|Natural disasters cannot be avoided, but with effort, their damaging effects can be contained|
There are ways to solve flood woes
New Straits Times
December 12, 2013
EVERY year, the north-east monsoon season sees continuous rains that bring floods to Kelantan, Terengganu and Pahang.
This year, the first wave of torrential rains almost paralysed Pahang and Terengganu. As of Tuesday, there were 10,207 evacuees at relief centres in Pahang and 12,439 at centres in Terengganu.
While natural disasters are unpredictable, are the aftermath scenes what we want to see in a country aiming for developed nation status by 2020?
There are many factors causing floods. Excessive rainfall is to be expected and, as always, floodwaters are contaminated with mud and sewage.
Pluvial floods with little or no warning, and floods with high levels of sewage contamination, generate greater and more lasting tangible and intangible impacts. Inadequate drainage systems contribute to the problem. This affects most parts of the east coast.
There are several long- and short-term measures that could effectively address flood problems.
Among them are:
STRUCTURAL measures. These are engineering methods which include the construction of "super leeves" or high-standard embankments. The embankments are created by applying a layer of filled material over a conventional embankment. Super levees are designed to prevent catastrophic flood damage which could result from breaks caused by water overflowing from the banks, seepage and earthquakes. Super leeves also enhance urban spaces with water and greenery;
|Canal along Pulau Warisan, Kuala Terengganu|
CANALISATION and related works. Canalisation includes the widening and deepening of channels as well as lining the banks and beds of channels. They also involve the replacement of undersized structures, such as bridges. These works are necessary as the original channels have become undersized as a result of the increase in flood flows caused by development;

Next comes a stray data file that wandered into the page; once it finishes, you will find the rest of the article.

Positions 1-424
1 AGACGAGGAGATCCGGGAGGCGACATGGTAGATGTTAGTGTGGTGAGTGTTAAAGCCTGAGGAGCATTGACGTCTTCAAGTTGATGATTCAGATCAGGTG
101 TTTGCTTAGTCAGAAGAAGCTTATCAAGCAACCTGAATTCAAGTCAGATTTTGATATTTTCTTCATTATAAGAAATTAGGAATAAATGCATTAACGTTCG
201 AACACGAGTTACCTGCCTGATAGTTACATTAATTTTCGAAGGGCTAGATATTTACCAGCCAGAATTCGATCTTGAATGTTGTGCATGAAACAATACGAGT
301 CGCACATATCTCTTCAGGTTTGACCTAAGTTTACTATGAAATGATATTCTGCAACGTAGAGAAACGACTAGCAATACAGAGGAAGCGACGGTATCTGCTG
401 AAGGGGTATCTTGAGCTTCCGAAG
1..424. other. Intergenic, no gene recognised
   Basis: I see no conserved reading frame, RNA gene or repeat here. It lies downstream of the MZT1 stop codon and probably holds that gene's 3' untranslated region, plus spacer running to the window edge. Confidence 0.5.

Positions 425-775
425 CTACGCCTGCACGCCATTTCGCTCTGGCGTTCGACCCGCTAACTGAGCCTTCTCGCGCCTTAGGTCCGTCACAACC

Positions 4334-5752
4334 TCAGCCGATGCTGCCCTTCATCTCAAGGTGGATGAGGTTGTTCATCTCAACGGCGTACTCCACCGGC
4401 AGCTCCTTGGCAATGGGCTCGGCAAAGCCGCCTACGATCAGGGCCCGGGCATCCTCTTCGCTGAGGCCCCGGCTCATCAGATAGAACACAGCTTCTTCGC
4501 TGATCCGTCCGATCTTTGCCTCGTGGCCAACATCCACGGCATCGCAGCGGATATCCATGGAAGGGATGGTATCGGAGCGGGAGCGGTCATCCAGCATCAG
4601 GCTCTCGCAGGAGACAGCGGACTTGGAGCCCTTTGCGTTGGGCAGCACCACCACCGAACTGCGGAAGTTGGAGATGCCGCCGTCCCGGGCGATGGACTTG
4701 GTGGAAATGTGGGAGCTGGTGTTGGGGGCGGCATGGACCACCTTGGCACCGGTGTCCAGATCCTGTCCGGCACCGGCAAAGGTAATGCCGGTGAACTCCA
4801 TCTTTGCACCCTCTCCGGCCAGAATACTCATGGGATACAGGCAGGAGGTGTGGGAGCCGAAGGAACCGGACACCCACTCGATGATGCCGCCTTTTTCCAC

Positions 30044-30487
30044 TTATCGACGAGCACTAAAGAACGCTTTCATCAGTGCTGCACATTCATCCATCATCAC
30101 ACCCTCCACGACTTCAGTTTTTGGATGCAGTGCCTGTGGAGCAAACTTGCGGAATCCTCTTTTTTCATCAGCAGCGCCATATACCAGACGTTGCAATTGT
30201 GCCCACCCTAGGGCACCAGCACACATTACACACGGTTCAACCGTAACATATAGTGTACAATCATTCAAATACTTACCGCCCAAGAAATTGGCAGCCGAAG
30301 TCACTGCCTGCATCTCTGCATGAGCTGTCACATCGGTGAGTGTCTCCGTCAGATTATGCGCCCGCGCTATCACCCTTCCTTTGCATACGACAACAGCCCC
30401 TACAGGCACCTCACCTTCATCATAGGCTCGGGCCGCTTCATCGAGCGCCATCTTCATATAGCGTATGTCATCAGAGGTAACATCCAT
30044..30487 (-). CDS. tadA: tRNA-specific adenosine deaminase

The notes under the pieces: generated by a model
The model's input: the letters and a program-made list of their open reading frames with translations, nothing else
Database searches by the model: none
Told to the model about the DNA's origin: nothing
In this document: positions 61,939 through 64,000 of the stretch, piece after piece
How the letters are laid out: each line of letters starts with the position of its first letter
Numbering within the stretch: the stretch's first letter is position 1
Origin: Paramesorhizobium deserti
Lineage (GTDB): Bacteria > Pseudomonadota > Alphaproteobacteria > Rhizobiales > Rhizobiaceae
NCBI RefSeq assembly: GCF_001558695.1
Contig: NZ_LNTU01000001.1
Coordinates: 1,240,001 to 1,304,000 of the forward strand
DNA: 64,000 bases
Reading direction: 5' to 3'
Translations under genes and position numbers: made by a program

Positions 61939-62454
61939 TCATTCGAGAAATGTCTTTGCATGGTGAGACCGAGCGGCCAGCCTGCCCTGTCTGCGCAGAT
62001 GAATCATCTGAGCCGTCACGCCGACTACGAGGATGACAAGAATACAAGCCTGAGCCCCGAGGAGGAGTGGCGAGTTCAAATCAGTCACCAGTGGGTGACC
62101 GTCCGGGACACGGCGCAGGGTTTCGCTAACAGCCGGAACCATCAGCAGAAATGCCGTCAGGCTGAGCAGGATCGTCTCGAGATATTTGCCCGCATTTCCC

DIVERSION channels or tunnels. Certain river stretches, especially in major city centres, can no longer be widened or deepened to accommodate increasing flood discharges.
Under such circumstances, excess floodwater has to be retained upstream in storage ponds or diverted downstream through a flood diversion channel or tunnel. For example, the Stormwater Management and Road Tunnel (Smart) system in Kuala Lumpur has become a viable and innovative solution.
The Smart system alleviates flooding in the city centre by diverting large volumes of floodwater from entering it. The tunnel has been designed to incorporate a stormwater channel and motorway for dual purposes.
The motorway section of the tunnel eases traffic congestion at the southern gateway to the city centre near Sungai Besi. This concept is believed to be the first of its kind in the world;
|Three Gorges Dam on Yangtze River, China|
CONTROL dams retain floodwater to protect areas downstream of the dams. However, construction of the dams solely for flood control is not economically viable. Such dams are frequently constructed for other uses, such as water supply and hydro-electric purposes, although some have a portion of their capacity allocated for flood detention; and,
|The Bund, Shanghai|
BUNDING of rivers. Bunding prevents overtopping and flooding of the low-lying adjacent areas. This option, too, may give rise to problems of internal drainage as a result of the bunding. For instance, bunding an urban area can turn it into a potentially flood-damaged area as any occurrence of flooding can result in the water overtopping or breaching the bund.
Nur Amilin Mohd Khazani
International Islamic University Malaysia